It’s hard to keep up with releases from 100% Silk and its parent label, Not Not Fun. Both labels put out material at such a rate that it might seem like a losing battle trying to find any semblance of consistency between records. But while the labels’ rosters are as diverse as they come, since 100% Silk’s inception last year, both have found a foothold with artists approaching dance music from less traditional angles. Recent releases like Sand Circle’s Motor City, Ital’s Hive Mind, or Design’s Hangin’ all sound like something cooked up by outsider acolytes made all the more striking by their perspective on traditional modes of house and techno. At a glance, Mike Norris, who goes by the name of Fort Romaeu, might fit the same mold, but you wouldn’t know it listening to Kingdoms.
Norris is most recognizable for his role in English pop outfit, La Roux, as live keyboardist and programmer. He has a decade of production and DJ experience under his belt as well, but Kingdoms is his first released solo work. The album is a short ride, clocking in just over thirty-five minutes, but its so full of vivid, perspiring textures and luscious, curved hooks that it remains one of the more impressionable dance LPs this year. It helps Norris is a songwriter as much as he is a producer. Most of Kingdoms‘ tracks clock in between three and five minutes, straddling house with touches of electro, techno, and a little Italo disco resulting in a number of soppy-lipped, late-night club anthems packed with smeared vocal samples and chittering percussion intricacies. My prejudice going into Kingdoms was that Norris’ handle on his influences would paint itself in broad strokes, but I was happily mistaken.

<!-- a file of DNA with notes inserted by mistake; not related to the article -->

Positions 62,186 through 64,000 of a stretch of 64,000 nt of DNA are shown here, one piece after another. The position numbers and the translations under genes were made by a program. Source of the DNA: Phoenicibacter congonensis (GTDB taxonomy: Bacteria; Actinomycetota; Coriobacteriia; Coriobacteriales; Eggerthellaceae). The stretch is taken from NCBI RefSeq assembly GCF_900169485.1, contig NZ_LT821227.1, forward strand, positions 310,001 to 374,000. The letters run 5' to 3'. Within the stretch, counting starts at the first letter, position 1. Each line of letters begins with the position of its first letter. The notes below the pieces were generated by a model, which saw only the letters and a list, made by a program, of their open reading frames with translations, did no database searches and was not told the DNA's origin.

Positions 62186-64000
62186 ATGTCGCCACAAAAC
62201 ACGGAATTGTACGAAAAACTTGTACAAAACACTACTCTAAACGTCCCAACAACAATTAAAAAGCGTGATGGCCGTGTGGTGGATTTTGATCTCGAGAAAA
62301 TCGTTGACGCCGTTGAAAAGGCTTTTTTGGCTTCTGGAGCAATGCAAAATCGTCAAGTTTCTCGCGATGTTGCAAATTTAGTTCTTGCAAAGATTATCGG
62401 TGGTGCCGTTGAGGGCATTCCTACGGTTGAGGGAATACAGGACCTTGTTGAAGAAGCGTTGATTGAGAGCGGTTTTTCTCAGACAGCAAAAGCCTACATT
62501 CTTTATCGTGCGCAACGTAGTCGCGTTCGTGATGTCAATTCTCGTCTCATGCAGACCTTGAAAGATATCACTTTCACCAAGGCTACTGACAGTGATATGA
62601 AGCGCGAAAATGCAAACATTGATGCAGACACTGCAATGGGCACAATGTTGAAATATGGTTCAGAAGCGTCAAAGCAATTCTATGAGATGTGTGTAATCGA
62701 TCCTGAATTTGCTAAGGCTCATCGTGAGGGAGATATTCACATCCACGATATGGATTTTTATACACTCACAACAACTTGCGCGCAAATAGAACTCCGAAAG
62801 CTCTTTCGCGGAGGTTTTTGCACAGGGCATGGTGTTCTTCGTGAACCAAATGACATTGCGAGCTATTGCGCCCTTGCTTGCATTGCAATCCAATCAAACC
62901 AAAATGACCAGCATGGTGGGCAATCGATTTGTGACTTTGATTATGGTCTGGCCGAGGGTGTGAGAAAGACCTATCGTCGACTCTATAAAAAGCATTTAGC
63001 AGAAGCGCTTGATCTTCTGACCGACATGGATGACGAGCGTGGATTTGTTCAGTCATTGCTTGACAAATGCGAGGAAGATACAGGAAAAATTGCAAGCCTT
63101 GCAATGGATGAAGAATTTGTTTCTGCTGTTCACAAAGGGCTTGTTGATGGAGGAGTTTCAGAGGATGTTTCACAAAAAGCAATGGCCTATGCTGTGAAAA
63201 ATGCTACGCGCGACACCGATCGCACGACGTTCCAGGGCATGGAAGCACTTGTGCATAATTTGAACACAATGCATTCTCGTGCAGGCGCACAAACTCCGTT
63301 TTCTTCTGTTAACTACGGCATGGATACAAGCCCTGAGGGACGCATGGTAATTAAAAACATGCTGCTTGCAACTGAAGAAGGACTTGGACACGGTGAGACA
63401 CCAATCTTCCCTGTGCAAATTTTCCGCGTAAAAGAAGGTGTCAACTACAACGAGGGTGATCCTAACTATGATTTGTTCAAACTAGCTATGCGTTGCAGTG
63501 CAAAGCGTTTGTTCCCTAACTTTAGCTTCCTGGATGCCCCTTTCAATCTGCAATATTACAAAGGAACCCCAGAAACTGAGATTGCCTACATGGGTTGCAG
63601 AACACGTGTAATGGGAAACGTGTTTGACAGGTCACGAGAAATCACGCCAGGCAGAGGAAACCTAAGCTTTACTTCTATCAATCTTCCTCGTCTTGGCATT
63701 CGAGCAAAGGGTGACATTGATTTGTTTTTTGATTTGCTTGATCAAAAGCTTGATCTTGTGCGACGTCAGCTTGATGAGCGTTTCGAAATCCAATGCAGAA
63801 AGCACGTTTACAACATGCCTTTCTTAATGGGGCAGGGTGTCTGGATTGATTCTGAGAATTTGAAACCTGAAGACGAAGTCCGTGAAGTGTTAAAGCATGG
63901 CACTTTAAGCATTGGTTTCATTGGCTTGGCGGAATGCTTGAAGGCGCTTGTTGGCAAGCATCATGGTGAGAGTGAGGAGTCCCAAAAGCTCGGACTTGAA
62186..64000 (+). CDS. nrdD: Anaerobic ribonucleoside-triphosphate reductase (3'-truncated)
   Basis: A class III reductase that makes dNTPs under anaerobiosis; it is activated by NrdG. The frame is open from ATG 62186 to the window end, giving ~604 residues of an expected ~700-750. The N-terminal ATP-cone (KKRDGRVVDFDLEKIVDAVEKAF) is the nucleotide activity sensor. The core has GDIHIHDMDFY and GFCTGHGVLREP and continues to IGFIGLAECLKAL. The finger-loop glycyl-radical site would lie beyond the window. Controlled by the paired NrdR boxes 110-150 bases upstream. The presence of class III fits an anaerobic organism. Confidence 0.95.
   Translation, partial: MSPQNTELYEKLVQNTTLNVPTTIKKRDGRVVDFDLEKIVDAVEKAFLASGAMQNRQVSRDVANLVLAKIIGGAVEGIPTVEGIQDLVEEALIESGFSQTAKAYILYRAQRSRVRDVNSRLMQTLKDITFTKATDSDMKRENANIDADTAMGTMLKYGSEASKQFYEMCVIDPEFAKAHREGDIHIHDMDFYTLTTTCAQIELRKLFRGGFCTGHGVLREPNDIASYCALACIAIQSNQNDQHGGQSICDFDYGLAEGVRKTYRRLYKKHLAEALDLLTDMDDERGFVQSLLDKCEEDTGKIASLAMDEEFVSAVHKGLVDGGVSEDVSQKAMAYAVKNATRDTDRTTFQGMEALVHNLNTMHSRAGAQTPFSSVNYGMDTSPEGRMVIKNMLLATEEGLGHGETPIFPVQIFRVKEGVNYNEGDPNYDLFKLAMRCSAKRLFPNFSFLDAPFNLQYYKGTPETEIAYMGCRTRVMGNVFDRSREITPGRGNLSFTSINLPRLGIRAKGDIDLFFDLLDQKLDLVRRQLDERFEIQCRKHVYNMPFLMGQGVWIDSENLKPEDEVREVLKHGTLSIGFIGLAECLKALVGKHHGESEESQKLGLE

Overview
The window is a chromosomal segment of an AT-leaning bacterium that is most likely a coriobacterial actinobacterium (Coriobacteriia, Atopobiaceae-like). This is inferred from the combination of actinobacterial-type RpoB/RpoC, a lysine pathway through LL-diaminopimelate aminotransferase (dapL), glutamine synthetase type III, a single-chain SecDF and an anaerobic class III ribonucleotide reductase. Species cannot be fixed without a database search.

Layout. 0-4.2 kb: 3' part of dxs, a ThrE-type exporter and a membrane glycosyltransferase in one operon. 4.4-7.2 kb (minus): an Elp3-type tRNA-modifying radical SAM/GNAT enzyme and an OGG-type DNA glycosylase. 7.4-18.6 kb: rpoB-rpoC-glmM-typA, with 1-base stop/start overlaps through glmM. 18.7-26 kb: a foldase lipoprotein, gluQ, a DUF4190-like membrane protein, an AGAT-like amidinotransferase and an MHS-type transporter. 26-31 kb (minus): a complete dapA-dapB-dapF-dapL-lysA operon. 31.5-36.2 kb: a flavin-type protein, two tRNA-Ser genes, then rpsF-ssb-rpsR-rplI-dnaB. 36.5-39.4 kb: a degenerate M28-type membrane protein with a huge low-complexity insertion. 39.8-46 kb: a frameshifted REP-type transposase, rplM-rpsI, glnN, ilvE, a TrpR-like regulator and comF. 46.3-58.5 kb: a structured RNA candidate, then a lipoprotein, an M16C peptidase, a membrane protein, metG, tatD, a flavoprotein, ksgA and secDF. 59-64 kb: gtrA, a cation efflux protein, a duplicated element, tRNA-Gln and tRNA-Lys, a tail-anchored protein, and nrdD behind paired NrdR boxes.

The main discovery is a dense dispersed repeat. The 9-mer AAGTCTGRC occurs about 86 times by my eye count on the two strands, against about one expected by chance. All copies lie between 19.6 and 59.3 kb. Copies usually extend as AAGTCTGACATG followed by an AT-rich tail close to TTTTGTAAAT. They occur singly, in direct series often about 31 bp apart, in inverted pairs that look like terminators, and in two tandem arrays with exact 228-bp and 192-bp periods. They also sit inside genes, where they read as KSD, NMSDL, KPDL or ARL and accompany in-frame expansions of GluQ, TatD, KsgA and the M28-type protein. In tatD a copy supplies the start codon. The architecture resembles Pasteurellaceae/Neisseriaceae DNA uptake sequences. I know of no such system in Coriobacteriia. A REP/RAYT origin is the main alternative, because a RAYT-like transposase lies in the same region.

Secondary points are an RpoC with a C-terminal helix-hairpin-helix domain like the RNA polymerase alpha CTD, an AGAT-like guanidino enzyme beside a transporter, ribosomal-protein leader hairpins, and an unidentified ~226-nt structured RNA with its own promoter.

Opener, “Jack Rollin'” gets a ton of mileage out of its laser-canon vocal sample and rubbery bass line, delivering a stare-worthy take on Chicago house, its edges smoothed over by the rivers of lush synths drowning the vocal near the track’s middle. The title track is even better, gathering its gaping supernova synths and hissing, far-off vocal into a tidal wave of crystalline fire while crinkling techno textures massage the track’s outer regions. “Say Something” is awash in hints of Mediterranean dance music – muted guitar plucks and glass-walled synth stabs furled around tight-lipped vocals. “Some Of Us Want For Nothing” is beautifully weird and “Nights Bridge” is a bath in nebula-colored dreamscapes. “I Need U” might be the standout, moving from what sounds like a ballroom piano filtered through liquidated shards of glass and some tickling snare clicks into a love scene interlude before finally blooming into upward arpeggiated escapism.
Kingdoms is lose-yourself expansive yet in-your-face aggressive. It’s intricate and layered. It’s diverse and tonally pervasive. But it manages to pour a surprising and sincere, heart-to-heart sense of emotion onto all these things. Its an album I’ve played countless times without as much as breaking a sweat (I’d call its brevity a virtue, though it wouldn’t have been faulted for letting its beats ride out a little longer). Its one of the breezier records I’ve reviewed this year – perhaps potentially warranting the label “disposable,” if viewed at a glance (a dynamic in music we’re discussing and trying to be aware of more and more) – yet its glistening emotional core has made it stick where other records have fallen by the wayside.
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